He shook his head and grabbed the mare's lead. It was just his imagination.
Trying his best to ignore the dull, aching pain in the back of his head, the mage laid a hand on his forehead and focused on the pile of rubble in front of him. Blocking out the shouts and barks of the workers behind him, he strained his ears. After a brief heartbeat of searching, the mage heard the familiar deep, low hum of his magic. Closing his eyes, he uttered a spell under his breath. He watched mindlessly as the pile of pebbles, splinters and dust rearranged itself. A moment later there was a heap of bricks and wooden beams where the rubble once was. He sighed, completing his routine that he would soon have to do again.
How many piles of rubble had he restored? Twenty? Fifty? A thousand? It might as well have been. Along with many of the other mages, witches, and sorcerers that had been summoned here, his job was to use his magic to restore Hyrule Castle. One pile of rubble at a time.
When he had heard the instructions, he almost groaned. The magic users here were very powerful. Couldn't all of them stand around the castle and cast a regeneration spell together? That would be much more effective.
Not to mention the fact that they were actually using old material to build a new castle. The mage didn't know much about architecture, but he did know a lot about politics, and he didn't think that it was a brilliant idea to house the individuals that were to govern the kingdom in a castle built from old materials. Especially ones that had crumbled.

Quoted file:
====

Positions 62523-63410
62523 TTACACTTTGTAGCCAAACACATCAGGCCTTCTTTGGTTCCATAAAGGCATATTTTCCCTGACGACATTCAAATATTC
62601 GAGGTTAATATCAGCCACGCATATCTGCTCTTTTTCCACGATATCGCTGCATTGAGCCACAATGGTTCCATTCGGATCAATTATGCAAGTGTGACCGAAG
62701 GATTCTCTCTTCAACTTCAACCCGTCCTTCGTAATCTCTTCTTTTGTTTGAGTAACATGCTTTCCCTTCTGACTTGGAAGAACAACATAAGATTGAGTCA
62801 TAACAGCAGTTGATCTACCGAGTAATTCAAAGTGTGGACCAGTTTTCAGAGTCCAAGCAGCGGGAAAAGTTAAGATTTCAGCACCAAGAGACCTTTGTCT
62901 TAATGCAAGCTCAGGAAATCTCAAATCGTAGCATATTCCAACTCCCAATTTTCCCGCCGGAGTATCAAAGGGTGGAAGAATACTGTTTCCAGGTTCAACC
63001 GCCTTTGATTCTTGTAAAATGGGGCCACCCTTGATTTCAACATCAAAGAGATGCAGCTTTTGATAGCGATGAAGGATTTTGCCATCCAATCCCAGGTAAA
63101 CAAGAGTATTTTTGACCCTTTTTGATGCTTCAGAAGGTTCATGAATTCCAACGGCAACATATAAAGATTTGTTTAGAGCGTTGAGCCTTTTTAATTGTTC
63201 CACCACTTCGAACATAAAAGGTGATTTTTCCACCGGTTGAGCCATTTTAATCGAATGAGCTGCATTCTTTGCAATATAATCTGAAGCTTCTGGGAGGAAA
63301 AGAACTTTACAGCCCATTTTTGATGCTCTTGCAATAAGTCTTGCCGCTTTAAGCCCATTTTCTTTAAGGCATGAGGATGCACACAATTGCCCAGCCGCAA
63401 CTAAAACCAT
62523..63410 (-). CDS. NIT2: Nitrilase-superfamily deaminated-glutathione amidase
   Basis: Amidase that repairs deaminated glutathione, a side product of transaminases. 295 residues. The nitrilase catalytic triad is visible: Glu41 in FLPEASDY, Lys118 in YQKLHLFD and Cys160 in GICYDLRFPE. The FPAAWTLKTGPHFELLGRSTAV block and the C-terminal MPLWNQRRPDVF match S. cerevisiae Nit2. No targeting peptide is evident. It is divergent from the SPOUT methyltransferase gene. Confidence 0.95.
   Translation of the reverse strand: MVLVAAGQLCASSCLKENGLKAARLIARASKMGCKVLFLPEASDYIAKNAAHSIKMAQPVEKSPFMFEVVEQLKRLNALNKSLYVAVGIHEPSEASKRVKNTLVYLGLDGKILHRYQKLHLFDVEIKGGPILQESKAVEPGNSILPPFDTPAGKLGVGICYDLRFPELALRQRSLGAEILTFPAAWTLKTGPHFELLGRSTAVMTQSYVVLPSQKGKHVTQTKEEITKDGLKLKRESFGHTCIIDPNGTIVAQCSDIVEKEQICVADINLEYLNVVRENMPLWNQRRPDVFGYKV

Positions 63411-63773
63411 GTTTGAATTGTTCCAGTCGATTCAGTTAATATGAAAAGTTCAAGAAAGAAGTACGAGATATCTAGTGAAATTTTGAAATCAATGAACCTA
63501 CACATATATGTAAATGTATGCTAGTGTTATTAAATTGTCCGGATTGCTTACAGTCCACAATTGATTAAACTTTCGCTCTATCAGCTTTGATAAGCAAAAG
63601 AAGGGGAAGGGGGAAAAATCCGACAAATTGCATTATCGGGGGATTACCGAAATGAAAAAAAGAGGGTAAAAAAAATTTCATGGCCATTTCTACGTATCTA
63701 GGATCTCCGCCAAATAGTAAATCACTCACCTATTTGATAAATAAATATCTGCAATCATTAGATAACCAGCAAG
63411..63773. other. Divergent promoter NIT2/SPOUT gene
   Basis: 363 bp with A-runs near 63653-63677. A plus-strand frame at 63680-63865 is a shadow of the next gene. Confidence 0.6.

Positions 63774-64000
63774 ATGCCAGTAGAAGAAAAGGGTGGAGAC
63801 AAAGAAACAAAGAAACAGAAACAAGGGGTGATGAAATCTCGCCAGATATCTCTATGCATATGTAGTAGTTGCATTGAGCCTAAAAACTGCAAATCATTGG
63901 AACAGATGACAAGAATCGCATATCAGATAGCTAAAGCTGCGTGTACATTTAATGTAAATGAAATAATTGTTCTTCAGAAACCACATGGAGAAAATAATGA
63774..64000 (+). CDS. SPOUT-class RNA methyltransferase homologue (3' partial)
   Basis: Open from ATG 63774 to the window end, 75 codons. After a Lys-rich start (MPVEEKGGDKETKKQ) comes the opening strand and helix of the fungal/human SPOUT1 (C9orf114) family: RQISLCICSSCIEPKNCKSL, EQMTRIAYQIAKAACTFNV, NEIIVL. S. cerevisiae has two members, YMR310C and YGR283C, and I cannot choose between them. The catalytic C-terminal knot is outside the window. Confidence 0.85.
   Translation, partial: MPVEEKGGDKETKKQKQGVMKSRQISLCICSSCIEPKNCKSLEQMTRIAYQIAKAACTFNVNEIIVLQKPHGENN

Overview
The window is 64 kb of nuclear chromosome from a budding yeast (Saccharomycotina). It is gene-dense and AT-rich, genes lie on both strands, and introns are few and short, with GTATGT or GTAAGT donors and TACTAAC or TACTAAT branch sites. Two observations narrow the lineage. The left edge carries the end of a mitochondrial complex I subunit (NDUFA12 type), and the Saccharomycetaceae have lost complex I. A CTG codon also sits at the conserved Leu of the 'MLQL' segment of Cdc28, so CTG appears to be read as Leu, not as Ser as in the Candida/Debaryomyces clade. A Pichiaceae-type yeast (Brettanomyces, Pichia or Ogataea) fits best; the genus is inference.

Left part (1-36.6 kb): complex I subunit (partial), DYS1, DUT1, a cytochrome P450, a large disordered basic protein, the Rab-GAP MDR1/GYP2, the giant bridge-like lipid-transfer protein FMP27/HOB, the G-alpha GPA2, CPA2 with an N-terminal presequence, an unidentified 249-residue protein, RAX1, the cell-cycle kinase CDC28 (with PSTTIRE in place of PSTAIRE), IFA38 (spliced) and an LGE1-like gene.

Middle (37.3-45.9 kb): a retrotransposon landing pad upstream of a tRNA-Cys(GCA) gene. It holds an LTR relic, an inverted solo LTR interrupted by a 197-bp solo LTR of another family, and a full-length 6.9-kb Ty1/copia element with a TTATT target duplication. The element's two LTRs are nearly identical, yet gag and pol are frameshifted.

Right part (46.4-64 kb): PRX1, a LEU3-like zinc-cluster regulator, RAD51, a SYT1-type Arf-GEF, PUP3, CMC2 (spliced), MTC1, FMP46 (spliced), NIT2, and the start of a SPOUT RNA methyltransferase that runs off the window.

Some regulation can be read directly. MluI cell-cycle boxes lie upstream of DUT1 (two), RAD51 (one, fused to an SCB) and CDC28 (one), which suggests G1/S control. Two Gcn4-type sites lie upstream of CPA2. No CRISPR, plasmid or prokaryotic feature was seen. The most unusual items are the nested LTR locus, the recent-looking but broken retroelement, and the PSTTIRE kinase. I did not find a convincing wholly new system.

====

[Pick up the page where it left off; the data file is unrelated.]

The pain in his head came again, and this time it was slightly stronger to the point where he grunted quietly in pain. He saw the witch standing next to him frown in concern, but he ignored her.
All this thinking was making his head hurt. On second thought, maybe it wasn't the thinking. He had been called here in the morning and hadn't rested since then. He almost silently cursed his bloodline, but then remembered his kind, gentle mother and stopped. Oh well. It wasn't as if he could do anything about it anyway. Now if only he could get out of the sun―
"Cadeyrn! What are you doing? Get to work! This rubble isn't going to fix itself!"
The mage was snapped out of his thoughts by the supervisor's bark-like voice. He turned to him, but that only caused his headache to return, stronger, and caused him to grunt in pain.
"Don't you grunt at me! You were called here to fix the castle, so do your job!"
Cadeyrn was not in a very good mood. He was not in a good mood at all. In fact, when he thought back to this moment, he wondered how he had managed to reply to the supervisor without insulting him in any way.
"Sir Rothl," the mage said respectively. "I think I have restored enough piles of rubble for today. May I go rest now? Sir?" He added.
"What!?" Rothl growled. "You want to rest?"
"Boy, you've only restored a hundred-fifty-three piles, and you're asking if you can rest?"
Only a hundred-fifty-three? "Well, yessir. That's the idea."
"NONSENSE!" Rothl exclaimed so loudly it caused Cadeyrn to jump. "You've got to be out of your mind!" His voice was so loud that it had now drawn the attention of the many builders, workers, and sorcerers that were working and stop them in their tracks. "We want this castle to be finished by the end of this week! How do you expect us to reach our goal if you only restore a hundred-fifty-three piles of rubble! Look around you boy! There's thousands of piles around you! They need restoring"